Technology

6 Predictions: Tech in 2018

Inspired by Fred Wilson’s annual What is Going to Happen post, I wanted to share my predictions for tech in 2018.

TL;DR: 2018 feels like it’ll be a slower year in terms of progress as society works through the tech backlash, Weinstein and tax reform. The fact that there is skepticism about a crash leads me to believe the economy will continue to expand.

#1. Crypto.

Crypto prices will be volatile, but will generally keep moving up as we march towards a global payment network and blockchain rails for smart contracts. The SEC will provide more guidance on initial coin offerings (ICOs) and we’ll see some solid blockchain use cases raise money through ICOs.

#2. Streaming services.

With Fox, Marvel, Star Wars and ESPN, Disney will come to market with strong streaming services. They will undercut Netflix on price and steal marketshare.

Likely won’t happen in 2018, but managing all these streaming services will become unwieldily and consumers won’t want to pay $10/month for each of their 5 streaming services. So the natural solution is to bundle them together. I think Amazon is best poised to do this because they have distribution and can monetize through Amazon Prime subscriptions.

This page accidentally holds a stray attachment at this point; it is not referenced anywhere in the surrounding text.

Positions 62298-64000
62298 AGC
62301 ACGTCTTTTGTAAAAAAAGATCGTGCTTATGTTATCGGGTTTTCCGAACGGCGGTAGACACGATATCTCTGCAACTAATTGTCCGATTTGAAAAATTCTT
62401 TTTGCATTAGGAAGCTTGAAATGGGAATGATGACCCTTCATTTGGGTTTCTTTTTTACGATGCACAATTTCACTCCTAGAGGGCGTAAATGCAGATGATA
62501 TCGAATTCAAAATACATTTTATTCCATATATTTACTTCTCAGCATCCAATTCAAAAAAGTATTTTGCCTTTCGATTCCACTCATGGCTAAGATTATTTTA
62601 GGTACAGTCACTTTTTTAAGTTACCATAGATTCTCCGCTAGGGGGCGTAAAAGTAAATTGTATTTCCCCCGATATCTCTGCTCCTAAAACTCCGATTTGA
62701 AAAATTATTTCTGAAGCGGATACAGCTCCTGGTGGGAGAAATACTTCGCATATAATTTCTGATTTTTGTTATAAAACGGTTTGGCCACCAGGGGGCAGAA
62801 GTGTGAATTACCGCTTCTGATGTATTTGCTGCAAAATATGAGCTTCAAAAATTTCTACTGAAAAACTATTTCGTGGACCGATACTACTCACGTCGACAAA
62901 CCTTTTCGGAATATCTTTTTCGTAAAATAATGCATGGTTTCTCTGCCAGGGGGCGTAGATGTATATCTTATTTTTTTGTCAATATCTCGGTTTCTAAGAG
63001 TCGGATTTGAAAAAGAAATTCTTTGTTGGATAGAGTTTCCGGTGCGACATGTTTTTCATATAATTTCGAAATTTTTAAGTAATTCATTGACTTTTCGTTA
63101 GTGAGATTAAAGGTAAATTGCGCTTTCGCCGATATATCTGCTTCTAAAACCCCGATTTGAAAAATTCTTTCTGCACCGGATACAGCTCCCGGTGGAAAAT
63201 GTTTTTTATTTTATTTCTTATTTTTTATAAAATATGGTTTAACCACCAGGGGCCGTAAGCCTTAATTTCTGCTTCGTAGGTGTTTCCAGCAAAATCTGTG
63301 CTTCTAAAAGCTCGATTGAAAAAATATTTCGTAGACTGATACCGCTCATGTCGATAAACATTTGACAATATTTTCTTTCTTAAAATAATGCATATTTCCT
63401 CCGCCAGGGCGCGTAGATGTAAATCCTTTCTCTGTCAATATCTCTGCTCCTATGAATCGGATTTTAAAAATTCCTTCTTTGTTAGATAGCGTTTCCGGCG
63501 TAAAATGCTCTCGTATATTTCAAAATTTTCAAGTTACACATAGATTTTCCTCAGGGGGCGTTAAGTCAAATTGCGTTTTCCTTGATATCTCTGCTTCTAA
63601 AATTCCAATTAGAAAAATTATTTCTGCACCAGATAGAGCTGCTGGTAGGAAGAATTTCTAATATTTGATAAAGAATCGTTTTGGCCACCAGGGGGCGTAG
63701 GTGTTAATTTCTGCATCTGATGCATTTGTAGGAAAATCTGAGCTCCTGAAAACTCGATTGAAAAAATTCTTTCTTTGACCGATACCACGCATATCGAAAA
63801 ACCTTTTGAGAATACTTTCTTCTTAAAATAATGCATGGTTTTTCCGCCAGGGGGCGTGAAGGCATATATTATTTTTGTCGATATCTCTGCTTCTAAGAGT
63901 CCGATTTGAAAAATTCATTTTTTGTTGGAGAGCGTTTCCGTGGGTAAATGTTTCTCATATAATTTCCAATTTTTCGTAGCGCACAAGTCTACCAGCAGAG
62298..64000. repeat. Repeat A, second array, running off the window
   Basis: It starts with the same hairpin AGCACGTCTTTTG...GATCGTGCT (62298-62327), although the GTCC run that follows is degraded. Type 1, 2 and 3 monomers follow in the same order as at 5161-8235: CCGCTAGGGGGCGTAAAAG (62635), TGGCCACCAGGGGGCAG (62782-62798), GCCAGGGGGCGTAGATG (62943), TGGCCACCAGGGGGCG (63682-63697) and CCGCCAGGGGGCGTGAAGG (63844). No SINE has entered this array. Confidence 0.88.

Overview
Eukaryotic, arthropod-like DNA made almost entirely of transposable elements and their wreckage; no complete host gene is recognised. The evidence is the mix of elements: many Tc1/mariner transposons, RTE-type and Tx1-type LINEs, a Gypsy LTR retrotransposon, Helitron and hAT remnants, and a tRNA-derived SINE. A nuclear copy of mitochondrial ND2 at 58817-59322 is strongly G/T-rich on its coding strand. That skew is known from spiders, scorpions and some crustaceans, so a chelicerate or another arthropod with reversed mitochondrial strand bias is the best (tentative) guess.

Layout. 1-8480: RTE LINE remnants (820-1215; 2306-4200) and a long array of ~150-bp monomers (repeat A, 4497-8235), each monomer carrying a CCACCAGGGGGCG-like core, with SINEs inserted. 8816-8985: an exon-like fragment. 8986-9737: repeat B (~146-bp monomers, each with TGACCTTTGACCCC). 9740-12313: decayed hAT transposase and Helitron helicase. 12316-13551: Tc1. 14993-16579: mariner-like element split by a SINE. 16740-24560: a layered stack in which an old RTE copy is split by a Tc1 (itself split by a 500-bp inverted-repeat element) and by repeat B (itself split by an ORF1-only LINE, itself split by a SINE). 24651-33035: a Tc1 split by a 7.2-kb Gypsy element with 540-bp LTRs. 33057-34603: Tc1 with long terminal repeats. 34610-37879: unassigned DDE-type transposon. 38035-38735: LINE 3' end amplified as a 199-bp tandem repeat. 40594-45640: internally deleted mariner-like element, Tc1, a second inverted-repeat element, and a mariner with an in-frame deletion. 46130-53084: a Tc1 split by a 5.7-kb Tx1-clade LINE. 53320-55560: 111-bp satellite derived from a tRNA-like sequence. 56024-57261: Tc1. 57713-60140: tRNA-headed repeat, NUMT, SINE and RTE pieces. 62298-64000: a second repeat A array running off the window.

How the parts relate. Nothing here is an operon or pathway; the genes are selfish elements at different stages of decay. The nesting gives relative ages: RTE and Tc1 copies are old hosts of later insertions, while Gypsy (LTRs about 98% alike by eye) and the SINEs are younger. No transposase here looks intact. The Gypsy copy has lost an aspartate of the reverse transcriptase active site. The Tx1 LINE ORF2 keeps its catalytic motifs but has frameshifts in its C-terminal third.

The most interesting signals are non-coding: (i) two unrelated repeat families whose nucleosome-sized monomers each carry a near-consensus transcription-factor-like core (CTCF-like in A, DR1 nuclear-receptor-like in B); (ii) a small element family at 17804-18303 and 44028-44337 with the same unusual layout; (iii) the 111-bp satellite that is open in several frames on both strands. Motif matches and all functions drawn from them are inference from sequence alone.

#3. ISP alternatives.

With net neutrality changes, investment will flow into alternatives for Internet service providers (ISPs). We won’t see mass market adoption of an alternative, but there will be several good options that get traction with early adopters.

#4. VR.

After a quiet 2017, VR will explode in the fall as the gaming platforms figure out how to incorporate it into the most popular games.

#5. Quiet improvements for emerging tech.